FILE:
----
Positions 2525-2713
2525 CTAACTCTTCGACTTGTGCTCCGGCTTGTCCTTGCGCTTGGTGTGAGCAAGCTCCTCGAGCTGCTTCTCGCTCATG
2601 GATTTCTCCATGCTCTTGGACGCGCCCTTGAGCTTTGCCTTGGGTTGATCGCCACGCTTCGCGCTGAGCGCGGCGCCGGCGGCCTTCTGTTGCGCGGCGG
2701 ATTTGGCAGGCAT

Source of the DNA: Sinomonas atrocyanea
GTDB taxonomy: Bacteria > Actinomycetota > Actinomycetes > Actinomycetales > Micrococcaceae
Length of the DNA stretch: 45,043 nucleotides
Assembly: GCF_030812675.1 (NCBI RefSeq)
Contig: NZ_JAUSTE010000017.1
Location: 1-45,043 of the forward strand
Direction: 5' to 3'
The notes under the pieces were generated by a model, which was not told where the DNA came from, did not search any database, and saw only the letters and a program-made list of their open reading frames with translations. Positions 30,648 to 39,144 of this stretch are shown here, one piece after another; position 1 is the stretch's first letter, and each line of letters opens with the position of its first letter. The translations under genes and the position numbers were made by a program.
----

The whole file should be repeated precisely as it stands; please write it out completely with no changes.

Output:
Positions 2525-2713
2525 CTAACTCTTCGACTTGTGCTCCGGCTTGTCCTTGCGCTTGGTGTGAGCAAGCTCCTCGAGCTGCTTCTCGCTCATG
2601 GATTTCTCCATGCTCTTGGACGCGCCCTTGAGCTTTGCCTTGGGTTGATCGCCACGCTTCGCGCTGAGCGCGGCGCCGGCGGCCTTCTGTTGCGCGGCGG
2701 ATTTGGCAGGCAT

Source of the DNA: Sinomonas atrocyanea
GTDB taxonomy: Bacteria > Actinomycetota > Actinomycetes > Actinomycetales > Micrococcaceae
Length of the DNA stretch: 45,043 nucleotides
Assembly: GCF_030812675.1 (NCBI RefSeq)
Contig: NZ_JAUSTE010000017.1
Location: 1-45,043 of the forward strand
Direction: 5' to 3'
The notes under the pieces were generated by a model, which was not told where the DNA came from, did not search any database, and saw only the letters and a program-made list of their open reading frames with translations. Positions 30,648 to 39,144 of this stretch are shown here, one piece after another; position 1 is the stretch's first letter, and each line of letters opens with the position of its first letter. The translations under genes and the position numbers were made by a program.